The real story behind Oregon comes in their stellar defense, who returns virtually everybody after allowing just 16.5 points per game in 2019. Superstar defensive end Kayvon Thibodeaux recorded nine sacks and 14 tackles for losses as a freshman and is already projected to be a top pick in the 2021 NFL Draft should he declare. The Ducks also return PFF’s top-graded offensive line and All American tackle Penei Sewell.
In Columbus, it’s business as usual– lose top talent to the NFL Draft and replace it with more top talent. Despite losing generational talents like Chase Young and Jeffrey Okudah on the defensive side of the ball, the Buckeyes return several high-profile players like Shaun Wade, Tuf Borland, and Zach Harrison. Assistant Kerry Coombs assumes the defensive coordinator position left vacant by the departure of Greg Schiano to Rutgers.
Justin Fields, who finished the season with 50 total touchdowns in 2019, returns for unfinished business after being generally criticized for his Playoff performance against Clemson. Fields will continue to be protected by PFF’s 4th-ranked offensive line led by All American guard Wyatt Davis. Ohio State brings back one of the most lethal receiving corps in the country, returning over 1,750 yards of receiving production and 25 receiving touchdowns.
This game will be one of the best displays of trench warfare the coming season has to offer. The Buckeyes open as 6.5-point favorites, and possess the more explosive offense. Despite this game being played in Eugene, Ohio State should be able to win by a possession or more. The game will be decided on the outside, where Oregon is outmatched in athleticism.
Notre Dame (+1) vs Wisconsin: Oct. 3, Green Bay, WI
The last time the Badgers played a night game at Lambeau Field, they pulled off a massive upset of #5 LSU in 2016. It turned out to be a game that would etch itself in Wisconsin football history. Four years later, Wisconsin returns to Lambeau to take on Notre Dame in what will likely be a top-15 matchup.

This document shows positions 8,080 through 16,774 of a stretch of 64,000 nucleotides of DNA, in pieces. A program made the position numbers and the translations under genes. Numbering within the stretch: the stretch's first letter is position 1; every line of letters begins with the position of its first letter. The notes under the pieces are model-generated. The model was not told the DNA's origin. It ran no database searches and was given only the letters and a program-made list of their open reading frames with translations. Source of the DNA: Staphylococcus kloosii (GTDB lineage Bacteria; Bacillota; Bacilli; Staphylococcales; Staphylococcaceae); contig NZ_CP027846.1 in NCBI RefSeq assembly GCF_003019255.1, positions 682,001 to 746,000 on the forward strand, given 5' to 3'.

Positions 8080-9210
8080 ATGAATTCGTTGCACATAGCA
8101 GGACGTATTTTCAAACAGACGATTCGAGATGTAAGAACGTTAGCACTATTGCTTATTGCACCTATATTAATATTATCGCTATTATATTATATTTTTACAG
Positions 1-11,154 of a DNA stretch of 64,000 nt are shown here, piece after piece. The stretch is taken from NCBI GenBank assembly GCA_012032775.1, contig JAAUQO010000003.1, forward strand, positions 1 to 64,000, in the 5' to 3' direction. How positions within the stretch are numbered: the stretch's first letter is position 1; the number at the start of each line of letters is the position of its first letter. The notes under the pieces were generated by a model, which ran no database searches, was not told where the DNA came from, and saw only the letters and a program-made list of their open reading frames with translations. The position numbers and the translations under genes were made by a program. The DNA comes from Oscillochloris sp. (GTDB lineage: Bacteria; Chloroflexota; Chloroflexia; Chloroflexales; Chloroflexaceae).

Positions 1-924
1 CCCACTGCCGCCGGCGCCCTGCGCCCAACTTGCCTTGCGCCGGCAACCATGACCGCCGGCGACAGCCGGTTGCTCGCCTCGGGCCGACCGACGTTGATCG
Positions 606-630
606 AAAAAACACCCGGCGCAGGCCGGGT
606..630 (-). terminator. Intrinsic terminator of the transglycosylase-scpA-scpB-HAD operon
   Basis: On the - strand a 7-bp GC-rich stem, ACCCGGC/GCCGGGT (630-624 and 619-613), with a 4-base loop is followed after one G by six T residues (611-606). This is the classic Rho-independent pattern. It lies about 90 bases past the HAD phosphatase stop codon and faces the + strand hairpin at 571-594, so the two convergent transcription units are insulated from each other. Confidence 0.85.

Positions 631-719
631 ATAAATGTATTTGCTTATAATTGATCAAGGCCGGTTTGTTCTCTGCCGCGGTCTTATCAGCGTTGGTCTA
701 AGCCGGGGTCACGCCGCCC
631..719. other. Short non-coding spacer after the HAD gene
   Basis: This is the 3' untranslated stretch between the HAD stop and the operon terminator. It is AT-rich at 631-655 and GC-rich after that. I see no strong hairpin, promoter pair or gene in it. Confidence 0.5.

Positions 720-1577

The Fighting Irish took a massive hit this offseason, losing key pieces on both sides of the football; most notably top targets Chase Claypool and Clay Kmet, and leading rusher Tony Jones Jr. They signed their lowest-ranked class in 15 years, but do return star quarterback Ian Book. Notre Dame is unique since their success rarely relies on the play of their quarterback. Book had five games of under 200 passing yards (Irish went 4-1) and eight games with a completion percentage under 62% (Irish went 6-2).
Efficiency, though, matters in the Notre Dame offense. In games where Book completed more than 62% of his passes, the Irish went 5-0. When Book attempted 30 or less passes, Notre Dame went 7-1 with an average margin of 27 points (includes 31-point loss to Michigan); when he attempted more than 30 passes, that point margin drops to 11.7 (includes six-point loss to Georgia). The counter: Wisconsin ranked 13th last season in passing efficiency defense.
The Badgers return nearly their entire defense, a group that will contain one senior and will likely return most players again for 2021. Wisconsin also ranked 6th in rushing defense, a critical key against the Irish (Notre Dame rushed for under 50 yards in their only two losses. Further, they were the only two games where they rushed for under 100 yards). Wisconsin will try to take away Notre Dame’s ground game and force Book to win the game through the air.
On offense, the Badgers are looking to replace the usual – a workhorse running back (Jonathan Taylor) and some pieces on the offensive line, a line that ranked 8th last season according to PFF. Since 2005, the Badgers have had more individual 2,000-yard rushers (2) than years without a 1,000-yard rusher (1). Notre Dame struggled against the run last season, ranking 60th nationally and allowing more than 153 yards per game on the ground.
The winner of this game will win the running game. Injuries to the offensive line and front seven could play a major factor, and each team’s ability to replace their top rusher. Wisconsin (-1) gets the slight nod because they return more on the offensive line than Notre Dame. Oddsmakers see this one as a near coin flip, with the Wisconsin venue likely giving the Badgers the slight edge. Either way, this is shaping up to be an early October masterpiece.